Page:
Volume 2: Letters written on active service, M-W, 1914-1919 - Page 19
& then on us.
We appeared to be particularly marked & sent back word that we would have to retire, especially as those on our left were falling back. There was a slight hollow back down where we had to go & they had the range to a yard. How we got back with very few losses I don't know. There were about seventy of us in a pocket at the end of this hollow. First we sent a sergeant back with 20 men then George took another batch & when they were all clear I came back with the rest.
Going for all I was worth one shell in front, another behind, another just to the right, smothered in sand I didn't know whether to duck or dodge. I suppose we were all the same. I ran straight ahead jumped the holes where the shells had just landed.
All this was taking place on the spurs of Mt Meredith our horses were behind. They came up the opposite side & got three more machine guns going from the very top.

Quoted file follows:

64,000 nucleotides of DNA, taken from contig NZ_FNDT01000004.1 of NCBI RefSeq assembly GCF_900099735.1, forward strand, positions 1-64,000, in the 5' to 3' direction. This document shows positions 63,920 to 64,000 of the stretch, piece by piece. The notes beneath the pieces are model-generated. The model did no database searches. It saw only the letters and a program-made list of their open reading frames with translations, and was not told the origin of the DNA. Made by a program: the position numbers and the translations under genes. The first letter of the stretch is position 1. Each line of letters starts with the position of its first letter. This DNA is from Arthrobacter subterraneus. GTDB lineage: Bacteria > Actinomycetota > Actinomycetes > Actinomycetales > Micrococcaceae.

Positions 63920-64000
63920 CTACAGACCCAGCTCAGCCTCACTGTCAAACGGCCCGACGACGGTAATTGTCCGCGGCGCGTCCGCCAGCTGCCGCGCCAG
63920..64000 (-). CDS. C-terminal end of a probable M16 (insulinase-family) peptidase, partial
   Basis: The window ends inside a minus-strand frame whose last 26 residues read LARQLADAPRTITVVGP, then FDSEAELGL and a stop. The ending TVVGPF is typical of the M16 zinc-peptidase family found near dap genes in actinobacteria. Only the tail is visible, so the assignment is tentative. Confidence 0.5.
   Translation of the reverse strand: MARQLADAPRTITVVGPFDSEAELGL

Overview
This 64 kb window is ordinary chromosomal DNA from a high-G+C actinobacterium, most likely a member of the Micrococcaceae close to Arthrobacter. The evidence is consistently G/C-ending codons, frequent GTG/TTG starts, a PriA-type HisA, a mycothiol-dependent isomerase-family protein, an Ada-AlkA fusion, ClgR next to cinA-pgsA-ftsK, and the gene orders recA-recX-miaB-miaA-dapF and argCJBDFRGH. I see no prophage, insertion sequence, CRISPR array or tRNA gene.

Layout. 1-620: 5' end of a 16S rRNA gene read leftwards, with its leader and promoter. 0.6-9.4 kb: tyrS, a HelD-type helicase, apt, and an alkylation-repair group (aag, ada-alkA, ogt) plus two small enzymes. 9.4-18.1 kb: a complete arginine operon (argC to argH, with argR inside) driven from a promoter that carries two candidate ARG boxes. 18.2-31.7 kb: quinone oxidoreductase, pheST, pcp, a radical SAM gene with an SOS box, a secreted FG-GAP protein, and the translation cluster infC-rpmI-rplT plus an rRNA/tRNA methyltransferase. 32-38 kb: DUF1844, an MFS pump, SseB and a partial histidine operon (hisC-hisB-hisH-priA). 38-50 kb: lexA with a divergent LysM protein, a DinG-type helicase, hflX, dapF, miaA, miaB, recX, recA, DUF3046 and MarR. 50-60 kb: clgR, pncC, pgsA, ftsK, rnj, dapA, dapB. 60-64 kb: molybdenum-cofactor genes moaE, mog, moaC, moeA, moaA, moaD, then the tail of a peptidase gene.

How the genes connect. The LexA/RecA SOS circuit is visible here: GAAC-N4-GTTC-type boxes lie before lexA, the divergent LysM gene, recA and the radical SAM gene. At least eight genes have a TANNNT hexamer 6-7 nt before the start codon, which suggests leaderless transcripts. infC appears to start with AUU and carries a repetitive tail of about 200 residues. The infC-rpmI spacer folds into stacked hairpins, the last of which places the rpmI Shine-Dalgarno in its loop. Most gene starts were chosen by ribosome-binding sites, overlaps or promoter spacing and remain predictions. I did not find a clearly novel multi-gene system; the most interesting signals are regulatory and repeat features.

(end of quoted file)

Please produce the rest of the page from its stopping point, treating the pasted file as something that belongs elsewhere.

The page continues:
Jumped on our horses & rode like mad, bullets flying everywhere & shrapnel bursting. Under cover of another ridge & then another gallop. Their artillery was first class & followed us all the way.
Poor McQuiggin from Rylstone one of the
[Lieutenant William McQiggin, a farmer of Rylstone NSW, joined the Army on 16 February 1915 and embarked from Sydney on HMAT A9 Shropshire on 17 March 1915 with the 1st Light Horse Brigade, 1st Light Horse Regiment, 3rd Reinforcements. He was killed in action in the Battle of Romani on 4 August 1916.]